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Raccoon-throwing: An introduction to the only true sport in sports

Over the weekend, we witnessed a fantastic raccoon throw, and a time-honored sport has found itself in the national spotlight once again. Here is a primer on raccoon-throwing, otherwise known as "fool's baseball."

Early Saturday morning, Digg founder Kevin Rose discovered that his dog was being assaulted by a raccoon. Above, please see the solution at which he arrived.

It was a tremendous act, but it was certainly not without precedent. In fact, raccoon-throwing is a centuries-old American sport, complete with rules, a raccoon-farming industry, a governing body, and thousands of raccoon-throwing enthusiasts -- otherwise known as throw-smiths -- in pursuit of athletic greatness.

I'd like to tell you about the sport of raccoon-throwing. It's just as it sounds: grab a live raccoon by the tail, and as you would throw a discus or hammer, throw him or her as far as you can.


This is clearly the first issue we must address. Though raccoons are objectively nasty, mean, horrible cat-rodents, we respect their agency as animals that perhaps might not want to be grasped by the tail and thrown by human beings. Then again, neither does an unbroken horse wish to be ridden. The following must be considered:

- These beautiful animals love to be thrown. You can tell by the look in their eyes. They want to compete.

- Each raccoon is raised on a raccoon farm; at three weeks of age, they are sorted by "throw-ready" and "throw-unready." The former are relocated to all those Wendy's locations with the SuperBars you remember as a kid and believed were torn down, when in fact they were all towed to the Nevada desert. The latter are developed by their handlers. Notable throw-ready raccoon farms include Bill Carson's Flying He-Coons of Ocala, Florida, and the weird wrap-around section of every Arby's dining room where nobody ever eats.

- The raccoon's landing area is sufficiently padded, and raccoons are trained to tuck and roll. See, they just love to compete. They just really love the thrill of competing. Ask any raccoon throw-smith. They can tell they're competing.

- They just love to compete.



Children enjoying a raccooning clinic at the 2013 raccoon event thing whatever

Regulation raccoons weigh approximately 16 pounds, the same weight as a regulation-size hammer in hammer throw competitions. It stands to reason, then, that champion hammer thrower Yuriy Sedykh could have thrown a raccoon 260 feet.

You might see such perfect form and think you can just pick up your raccoon gear (a raccoon) and throw like a champ, but there is an art and science between each throw, or "vomit." There are two primary raccoon-throwing techniques:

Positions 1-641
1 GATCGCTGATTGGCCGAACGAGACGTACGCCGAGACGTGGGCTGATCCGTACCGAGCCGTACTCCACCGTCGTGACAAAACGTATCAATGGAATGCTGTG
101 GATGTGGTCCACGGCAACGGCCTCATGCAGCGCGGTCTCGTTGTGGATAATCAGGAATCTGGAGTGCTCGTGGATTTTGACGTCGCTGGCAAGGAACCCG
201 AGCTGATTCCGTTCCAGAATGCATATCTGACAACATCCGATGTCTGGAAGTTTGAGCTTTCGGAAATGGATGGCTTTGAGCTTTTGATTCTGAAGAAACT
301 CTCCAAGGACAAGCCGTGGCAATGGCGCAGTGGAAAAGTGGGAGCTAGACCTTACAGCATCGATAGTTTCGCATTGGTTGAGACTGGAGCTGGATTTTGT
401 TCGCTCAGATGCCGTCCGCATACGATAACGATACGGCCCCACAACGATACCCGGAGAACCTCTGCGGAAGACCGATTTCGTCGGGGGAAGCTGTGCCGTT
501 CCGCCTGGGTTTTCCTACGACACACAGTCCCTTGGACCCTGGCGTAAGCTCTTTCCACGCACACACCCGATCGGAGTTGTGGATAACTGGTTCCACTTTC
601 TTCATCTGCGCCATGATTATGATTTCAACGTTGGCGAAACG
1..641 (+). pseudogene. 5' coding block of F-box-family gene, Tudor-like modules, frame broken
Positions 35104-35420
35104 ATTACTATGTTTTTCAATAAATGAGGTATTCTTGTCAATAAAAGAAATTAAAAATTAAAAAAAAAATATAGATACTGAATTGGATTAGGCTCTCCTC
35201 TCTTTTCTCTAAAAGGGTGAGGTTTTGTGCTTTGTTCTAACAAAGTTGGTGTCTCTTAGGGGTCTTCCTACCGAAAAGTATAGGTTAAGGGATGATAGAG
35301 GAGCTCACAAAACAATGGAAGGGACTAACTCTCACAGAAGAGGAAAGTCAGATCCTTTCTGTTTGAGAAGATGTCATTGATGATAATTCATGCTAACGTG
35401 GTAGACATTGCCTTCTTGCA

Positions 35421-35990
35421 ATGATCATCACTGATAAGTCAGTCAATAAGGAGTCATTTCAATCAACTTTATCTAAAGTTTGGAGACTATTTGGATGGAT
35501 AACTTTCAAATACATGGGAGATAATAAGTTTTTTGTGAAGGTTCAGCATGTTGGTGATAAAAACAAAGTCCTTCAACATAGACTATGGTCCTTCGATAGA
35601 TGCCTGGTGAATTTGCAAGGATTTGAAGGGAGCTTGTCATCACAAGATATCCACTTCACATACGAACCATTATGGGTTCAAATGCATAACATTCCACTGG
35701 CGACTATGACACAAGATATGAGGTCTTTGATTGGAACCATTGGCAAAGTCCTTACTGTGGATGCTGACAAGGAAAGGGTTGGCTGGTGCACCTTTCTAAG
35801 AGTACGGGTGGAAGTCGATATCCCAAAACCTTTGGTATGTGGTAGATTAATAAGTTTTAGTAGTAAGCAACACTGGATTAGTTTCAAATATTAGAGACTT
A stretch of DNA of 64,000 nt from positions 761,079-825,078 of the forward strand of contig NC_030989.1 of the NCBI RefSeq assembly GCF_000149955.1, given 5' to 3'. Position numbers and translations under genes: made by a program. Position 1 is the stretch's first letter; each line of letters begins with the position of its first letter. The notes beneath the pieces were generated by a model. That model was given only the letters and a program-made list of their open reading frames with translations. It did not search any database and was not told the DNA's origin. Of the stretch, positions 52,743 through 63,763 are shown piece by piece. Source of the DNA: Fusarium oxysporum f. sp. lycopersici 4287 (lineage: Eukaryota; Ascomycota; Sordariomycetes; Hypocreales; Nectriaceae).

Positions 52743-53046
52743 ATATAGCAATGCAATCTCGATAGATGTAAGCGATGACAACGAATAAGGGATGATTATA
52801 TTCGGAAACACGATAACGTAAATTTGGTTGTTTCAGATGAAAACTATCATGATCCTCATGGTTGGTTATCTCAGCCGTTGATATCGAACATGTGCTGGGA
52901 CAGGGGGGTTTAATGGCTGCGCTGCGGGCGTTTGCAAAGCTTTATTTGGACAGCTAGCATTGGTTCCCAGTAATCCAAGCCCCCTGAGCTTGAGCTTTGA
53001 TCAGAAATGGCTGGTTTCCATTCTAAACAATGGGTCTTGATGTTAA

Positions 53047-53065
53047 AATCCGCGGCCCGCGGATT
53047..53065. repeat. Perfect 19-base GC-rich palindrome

The raccoon throw. Hold the raccoon, throw it, and then don't anymore on account of you threw it already.

The flail, AKA the "Flying Simba." Holy shit it's biting you throw it throw it throw it throw it throw it throw it throw it throw it throw it throw it throw it throw it throw it


- If you do not want to throw any raccoons, then that is fine, but you will not be able to compete.

- When does football start

- Five raccoon throws are known as a Chore. There are 24 Chores in each Frustration. A full raccoon-throwing match, known as a Complaint, may last as long as eight hours. We say "may" because nobody knows for sure, because all variables that cannot be quantified with a tape measure are disregarded outright.

- One hundred eight (108) throw-smiths compete against one another in round-robin play, and 16.7 advance to a tournament. This tournament bracket is formatted as follows:



1817: The first raccoon is successfully bred by Harvard scientists by cross-breeding a cat and some syphilis.

1819: John-Memphis Henderson becomes the first person to throw a raccoon. He at first believes he has circumnavigated the globe and landed in India, though contemporary historians agree that in fact, he just threw a raccoon.

1901: Sport has substantial uptick in popularity after a raccoon assassinates President William McKinley.

1920: Women's rights.

1922: Clem Tunstall wins the first Grand Frustration in Blowing Rock, North Carolina with a throw of 34'19". Both raccoon and thrower die in the ensuing fracas. His family is awarded the prize of one tub of molasses and several pairs of woolens.

1968: LSD is outlawed as a performance enhancer for both humans and raccoons.

1986: Sven Hholgart, three-time champion, loses the title belt after he messes up and just pets the raccoon instead of throwing it.

2002: Current title sponsor Mountain Dew Code Red signs $5,000 contract with Raccoon Tossin' Inc.

2013: Who is the next raccoon star, well guess what it's you